Chinese and Hong Kong flags fly in a piazza in Hong Kong. Photo: Weibo

Beijing has expanded on several points in a pending national security law for Hong Kong, a piece of legislation that many fear could undermine the city’s special autonomy arrangement with mainland China and compromise its independent judiciary.

In a memo released over the weekend by the Standing Committee of the National People’s Congress (NPC), China’s rubber-stamp parliament, Beijing sought to allay jitters by clarifying the range of crimes the law will handle, namely secession, subversion, terrorism and plotting with foreign forces to endanger China’s security.

A commentary in the official Xinhua News Agency also stressed the need for the law to be drafted and enforced in a way that is compatible with Hong Kong’s common law system. At the same time, Beijing acknowledged its own agents would be dispatched to the city under the law.

Albert Chen, a law professor with the University of Hong Kong who also sits on the NPC’s Basic Law Committee, articulated what he believes are Beijing’s intentions. 

Chen said a key plank of the new law is to uphold the “one country, two systems” governing paradigm in place for Hong Kong since 1997, and that the new law will be attuned to the city’s legal traditions.

The Basic Law Committee, NPC delegates and the Hong Kong government will all have a role in hashing out the law’s parameters and reconciling the differences in various legislation introduced over the years, he said.

Chen added that Beijing would reserve jurisdiction to “try an extremely small number of cases.”

HKU law professor Albert Chen is also a member of the NPC’s Basic Law Committee. Photo: Handout

Hong Kong’s Secretary for Justice Theresa Cheng noted in a June 14 statement that China has a civil and common law system and that it would be “impracticable and unreasonable to expect that everything in a national law, the national security law, will be exactly as what a statute in the Hong Kong SAR common law jurisdiction would be like.”

In response, Chen said some principles from China’s civil law and Hong Kong’s common law system were similar, including legal concepts of retrospectivity, presumption of innocence, burden of proof and standard of proof. Other aspects, he said, would eventually be coalesced into a holistic approach for the new law.

Chen said that definitions of the law’s four crimes would be given in clear and explicable terms to delineate boundaries and so the public clearly knows what acts constitute an offense.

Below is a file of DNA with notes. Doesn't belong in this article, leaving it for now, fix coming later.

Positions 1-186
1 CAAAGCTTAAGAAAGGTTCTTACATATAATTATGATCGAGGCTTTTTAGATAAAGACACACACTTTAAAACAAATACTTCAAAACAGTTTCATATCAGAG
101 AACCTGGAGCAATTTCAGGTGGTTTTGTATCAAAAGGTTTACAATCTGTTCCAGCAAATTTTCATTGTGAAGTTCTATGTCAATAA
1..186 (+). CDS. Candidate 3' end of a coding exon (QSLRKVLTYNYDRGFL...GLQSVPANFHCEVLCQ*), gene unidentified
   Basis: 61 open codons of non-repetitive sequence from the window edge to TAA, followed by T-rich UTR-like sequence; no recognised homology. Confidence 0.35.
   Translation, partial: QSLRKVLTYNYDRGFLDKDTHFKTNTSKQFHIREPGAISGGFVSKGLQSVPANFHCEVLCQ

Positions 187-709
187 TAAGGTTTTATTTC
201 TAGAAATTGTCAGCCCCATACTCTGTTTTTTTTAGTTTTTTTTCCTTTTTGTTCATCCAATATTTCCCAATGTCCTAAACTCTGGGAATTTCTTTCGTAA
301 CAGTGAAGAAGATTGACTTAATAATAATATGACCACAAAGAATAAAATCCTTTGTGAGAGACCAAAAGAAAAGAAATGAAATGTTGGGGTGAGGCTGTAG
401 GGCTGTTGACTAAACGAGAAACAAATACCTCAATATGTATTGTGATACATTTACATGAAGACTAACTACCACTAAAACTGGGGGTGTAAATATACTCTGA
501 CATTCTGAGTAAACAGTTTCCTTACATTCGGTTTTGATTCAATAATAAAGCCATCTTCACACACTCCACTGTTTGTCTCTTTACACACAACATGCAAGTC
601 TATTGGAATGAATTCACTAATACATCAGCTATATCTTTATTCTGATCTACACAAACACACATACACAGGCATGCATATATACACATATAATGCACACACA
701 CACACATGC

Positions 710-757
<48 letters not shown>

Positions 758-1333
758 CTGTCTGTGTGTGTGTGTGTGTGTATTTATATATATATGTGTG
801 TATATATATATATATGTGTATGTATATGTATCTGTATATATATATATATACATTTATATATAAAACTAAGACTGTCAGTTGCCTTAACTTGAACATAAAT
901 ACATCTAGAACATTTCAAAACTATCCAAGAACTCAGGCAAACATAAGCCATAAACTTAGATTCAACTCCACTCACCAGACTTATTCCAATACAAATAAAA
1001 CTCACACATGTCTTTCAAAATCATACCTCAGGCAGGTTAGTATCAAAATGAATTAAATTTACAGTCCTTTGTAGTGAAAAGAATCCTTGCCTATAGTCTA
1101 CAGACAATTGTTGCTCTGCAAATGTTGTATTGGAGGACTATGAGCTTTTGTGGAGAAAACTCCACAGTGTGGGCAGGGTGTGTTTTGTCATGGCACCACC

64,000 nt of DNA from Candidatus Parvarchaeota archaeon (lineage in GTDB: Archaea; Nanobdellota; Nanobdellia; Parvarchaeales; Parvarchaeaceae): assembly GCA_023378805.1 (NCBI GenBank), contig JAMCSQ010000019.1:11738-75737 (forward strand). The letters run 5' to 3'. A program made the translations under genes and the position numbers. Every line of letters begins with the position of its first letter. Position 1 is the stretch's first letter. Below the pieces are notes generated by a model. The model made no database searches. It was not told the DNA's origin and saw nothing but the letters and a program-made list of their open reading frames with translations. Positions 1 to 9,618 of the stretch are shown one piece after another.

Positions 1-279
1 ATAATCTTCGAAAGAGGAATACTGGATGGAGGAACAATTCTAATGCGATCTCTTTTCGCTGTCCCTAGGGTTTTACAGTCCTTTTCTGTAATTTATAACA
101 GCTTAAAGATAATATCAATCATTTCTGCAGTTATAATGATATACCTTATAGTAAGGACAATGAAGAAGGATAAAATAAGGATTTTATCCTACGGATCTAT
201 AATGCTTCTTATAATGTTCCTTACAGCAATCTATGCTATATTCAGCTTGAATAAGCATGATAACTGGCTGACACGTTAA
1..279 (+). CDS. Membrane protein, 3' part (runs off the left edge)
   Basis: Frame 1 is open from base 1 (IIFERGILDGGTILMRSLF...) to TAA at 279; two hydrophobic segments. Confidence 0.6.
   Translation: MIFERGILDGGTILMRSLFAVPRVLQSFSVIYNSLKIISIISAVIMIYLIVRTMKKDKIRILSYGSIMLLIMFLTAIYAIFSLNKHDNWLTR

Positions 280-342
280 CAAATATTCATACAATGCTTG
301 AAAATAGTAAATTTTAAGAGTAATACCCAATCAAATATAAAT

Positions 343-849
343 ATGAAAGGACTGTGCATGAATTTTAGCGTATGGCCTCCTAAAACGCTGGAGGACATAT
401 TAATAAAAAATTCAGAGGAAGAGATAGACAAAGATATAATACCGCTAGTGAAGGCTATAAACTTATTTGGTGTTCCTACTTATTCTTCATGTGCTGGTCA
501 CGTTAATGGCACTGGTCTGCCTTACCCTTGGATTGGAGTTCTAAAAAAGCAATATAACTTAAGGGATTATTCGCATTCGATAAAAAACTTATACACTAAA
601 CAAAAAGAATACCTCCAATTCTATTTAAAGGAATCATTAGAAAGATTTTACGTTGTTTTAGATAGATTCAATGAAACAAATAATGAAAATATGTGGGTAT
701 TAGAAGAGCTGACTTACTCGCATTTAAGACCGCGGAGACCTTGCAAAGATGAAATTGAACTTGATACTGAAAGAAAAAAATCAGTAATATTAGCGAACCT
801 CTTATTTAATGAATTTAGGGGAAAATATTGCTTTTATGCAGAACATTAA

He quoted the NPC in saying that the primary aim of the law would be to prevent such crimes and that because only four national security-related crimes would be covered it is proof of Beijing’s restraint.

Other sources privy to the drafting process, including the city’s former justice minister Elsie Leung, have also confirmed that in most cases the onus will be on Hong Kong’s law enforcement agencies and the independent judiciary to take action.

The city’s police will investigate and arrest, the Justice Department will decide if a prosecution is warranted and local courts will try cases, she said. A defendant’s rights under the Basic Law and the Hong Kong Bill of Rights Ordinance will be protected and the defendant will have the right to appeal all the way to the city’s final appellate court.

The National People’s Congress passed a resolution to draft a national security law for Hong Kong at its annual meeting at the end of May. Photo: Handout

At the same time, Beijing stirred fresh controversy after indicating that the new law would authorize the city’s top leader to shortlist incumbent and retired judges who would be picked to hear related cases.

If so, then the law will mark a striking departure from the current arrangement where judges are appointed by the independent Judicial Officers Recommendation Commission.

Chen, the HKU law scholar, suggested that the city’s leader should still consult the commission and that the new law set out clear criteria for judges, such as nationality and qualification. In an op-ed, Chen also highlighted Beijing’s assurances including that state agents in Hong Kong would abide by the city’s laws.

In a significant amendment that may bring peace of mind to expatriates and international investors in the Asian financial hub, the NPC dropped the crime of “foreign intervention” in its latest memo and shifted the target to locals linking up with foreign forces.

The change has made some wonder if the new law has narrowed its catch-all provisions to focus on local accomplices who align with Beijing’s foes.

Beijing may have realized that in an international city with hundreds of thousands of foreigners living and doing business, it is unrealistic to cleanse Hong Kong of what state media often refers to as “evil overseas forces.”

The change may also mollify a number of countries from America to Australia that have sizable expatriate communities and substantial business interests in the city.

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